Optimising preflash for light tight oil processing
For a crude unit handling light tight oil feedstock, a semi-preflash column can deliver significant advantages in energy saving, capacity gain and revamp economics.
Soun Ho Lee
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The basic function of a crude distillation unit is to provide the initial separation of crude oil feed into the desired fractions to feed downstream units. Now, newly introduced light tight oil feed processing may limit existing crude distillation unit capacity. The addition of a feed preflashing option may improve capacity and/or energy efficiency for light tight oil processing.
Two preflash options which are commonly implemented for crude distillation units are a preflash drum and a preflash column. Each has strengths and weaknesses.
This article discusses an improved semi-preflash column design that optimises the traditional preflash drum and preflash column options. A case study includes revamp economics for the arrangement.
Light tight oil
Light tight oil describes petroleum fractions produced from low permeability formations such as shale or tight sandstone.1 Improved hydraulic fracturing technology with directional drilling has increased light tight oil production in North America, where processing light tight oil can be a game-changer for refiners. Light tight oil slates produced in North America have typically light and sweet natures. However, its characteristics vary significantly.
Adapting light tight oil as a new feedstock may require a significant retrofit in a refinery layout which was originally configured with traditional crude oil feedstock. Capacity imbalance in downstream conversion units and insufficient overhead train processing capacity are already well recognised issues with refiners. This imbalance issue is more exaggerated in refineries which are designed with heavy crude slates and a high conversion ratio. These mismatches between new light tight oil feedstock and current refinery configurations are initiated in the crude distillation unit which provides initial separation of feedstock for entire downstream refinery processing units.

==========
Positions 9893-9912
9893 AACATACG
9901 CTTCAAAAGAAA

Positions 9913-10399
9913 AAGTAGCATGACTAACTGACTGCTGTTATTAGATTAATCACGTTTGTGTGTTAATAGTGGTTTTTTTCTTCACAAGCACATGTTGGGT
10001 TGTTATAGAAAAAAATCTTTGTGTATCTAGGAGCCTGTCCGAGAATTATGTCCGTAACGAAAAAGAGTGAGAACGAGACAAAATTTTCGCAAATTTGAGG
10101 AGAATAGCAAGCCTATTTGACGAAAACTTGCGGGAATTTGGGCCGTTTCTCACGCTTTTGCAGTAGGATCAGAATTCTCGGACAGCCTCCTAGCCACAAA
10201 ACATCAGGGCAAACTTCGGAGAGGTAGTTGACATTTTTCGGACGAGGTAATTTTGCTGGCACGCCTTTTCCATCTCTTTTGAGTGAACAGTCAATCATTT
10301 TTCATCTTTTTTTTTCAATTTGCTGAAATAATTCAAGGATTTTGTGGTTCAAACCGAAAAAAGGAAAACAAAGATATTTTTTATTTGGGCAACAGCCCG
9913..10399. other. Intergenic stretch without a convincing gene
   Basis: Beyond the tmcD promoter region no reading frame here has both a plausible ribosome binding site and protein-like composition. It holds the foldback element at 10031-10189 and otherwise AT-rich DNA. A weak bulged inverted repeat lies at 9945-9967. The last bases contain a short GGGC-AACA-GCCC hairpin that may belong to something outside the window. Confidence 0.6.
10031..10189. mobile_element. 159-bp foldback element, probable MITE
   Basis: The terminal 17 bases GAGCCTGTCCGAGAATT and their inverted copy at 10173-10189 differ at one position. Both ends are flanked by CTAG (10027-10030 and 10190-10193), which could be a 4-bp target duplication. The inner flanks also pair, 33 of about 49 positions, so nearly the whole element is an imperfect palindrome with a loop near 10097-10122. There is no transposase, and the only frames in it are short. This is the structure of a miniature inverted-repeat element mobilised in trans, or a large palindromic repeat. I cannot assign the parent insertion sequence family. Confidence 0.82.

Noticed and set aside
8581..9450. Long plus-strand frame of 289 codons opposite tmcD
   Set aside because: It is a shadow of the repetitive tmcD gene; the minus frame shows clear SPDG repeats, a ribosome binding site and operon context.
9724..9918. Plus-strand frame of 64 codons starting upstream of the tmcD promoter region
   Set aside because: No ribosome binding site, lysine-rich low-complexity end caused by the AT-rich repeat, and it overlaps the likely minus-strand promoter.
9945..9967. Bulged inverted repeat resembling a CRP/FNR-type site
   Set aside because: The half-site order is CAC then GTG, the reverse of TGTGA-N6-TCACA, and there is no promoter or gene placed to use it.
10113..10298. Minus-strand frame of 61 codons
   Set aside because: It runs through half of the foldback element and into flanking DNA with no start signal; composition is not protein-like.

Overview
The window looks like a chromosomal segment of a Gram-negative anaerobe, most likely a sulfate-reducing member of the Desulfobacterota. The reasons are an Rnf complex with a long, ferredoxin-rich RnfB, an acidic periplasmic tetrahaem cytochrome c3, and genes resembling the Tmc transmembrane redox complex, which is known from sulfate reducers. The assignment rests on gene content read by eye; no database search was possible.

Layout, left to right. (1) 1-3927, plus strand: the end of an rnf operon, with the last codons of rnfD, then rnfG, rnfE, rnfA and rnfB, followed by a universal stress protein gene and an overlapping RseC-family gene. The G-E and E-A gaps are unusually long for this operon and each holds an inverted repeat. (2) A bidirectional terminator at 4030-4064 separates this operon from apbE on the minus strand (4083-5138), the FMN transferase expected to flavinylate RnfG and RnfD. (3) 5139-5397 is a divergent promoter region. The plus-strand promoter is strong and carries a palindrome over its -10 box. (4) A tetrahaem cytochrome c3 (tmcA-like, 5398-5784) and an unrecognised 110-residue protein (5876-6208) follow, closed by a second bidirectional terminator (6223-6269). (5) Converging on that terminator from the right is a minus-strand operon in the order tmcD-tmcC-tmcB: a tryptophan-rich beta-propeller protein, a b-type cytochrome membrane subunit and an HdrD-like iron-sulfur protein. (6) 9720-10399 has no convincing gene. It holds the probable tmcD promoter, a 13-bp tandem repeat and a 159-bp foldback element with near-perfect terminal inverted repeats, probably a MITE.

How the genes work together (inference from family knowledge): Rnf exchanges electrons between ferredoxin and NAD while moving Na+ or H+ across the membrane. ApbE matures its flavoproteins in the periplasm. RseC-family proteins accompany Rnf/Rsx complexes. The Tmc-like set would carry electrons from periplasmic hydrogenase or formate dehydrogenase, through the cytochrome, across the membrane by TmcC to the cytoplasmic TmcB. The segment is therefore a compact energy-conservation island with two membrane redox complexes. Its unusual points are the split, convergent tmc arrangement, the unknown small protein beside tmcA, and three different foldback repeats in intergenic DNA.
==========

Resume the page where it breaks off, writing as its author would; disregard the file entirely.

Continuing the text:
There has been extensive research to try and identify ‘magic juice’, blending ratios of light tight oil and traditional heavy crude oil slates to fit existing refinery layouts. Meanwhile, it has been discovered that blending between light tight oil and traditional heavy crude oil can cause asphaltene destabilisation due to the paraffinic nature of light tight oil.2 This destabilisation can cause unexpected fouling issues.
This article focuses on debottlenecking and enhancing crude distillation unit capacity and energy consumption using various preflash options. Other retrofit strategies for light tight oil processing are not discussed.
Crude distillation unit preflashing
Implementing crude feed preflashing has been one of the common options to debottleneck crude distillation units. Switching feedstock to a lighter crude slate can cause undesired feed vaporisation at the feed furnace pass control valve and limit capacities in the crude atmospheric column and overhead condensing circuits. Adding a preflash drum or column can reduce the charge rate to the feed furnace. In addition, transfer line vibration due to capacity limitation can be resolved through adapting feed preflashing.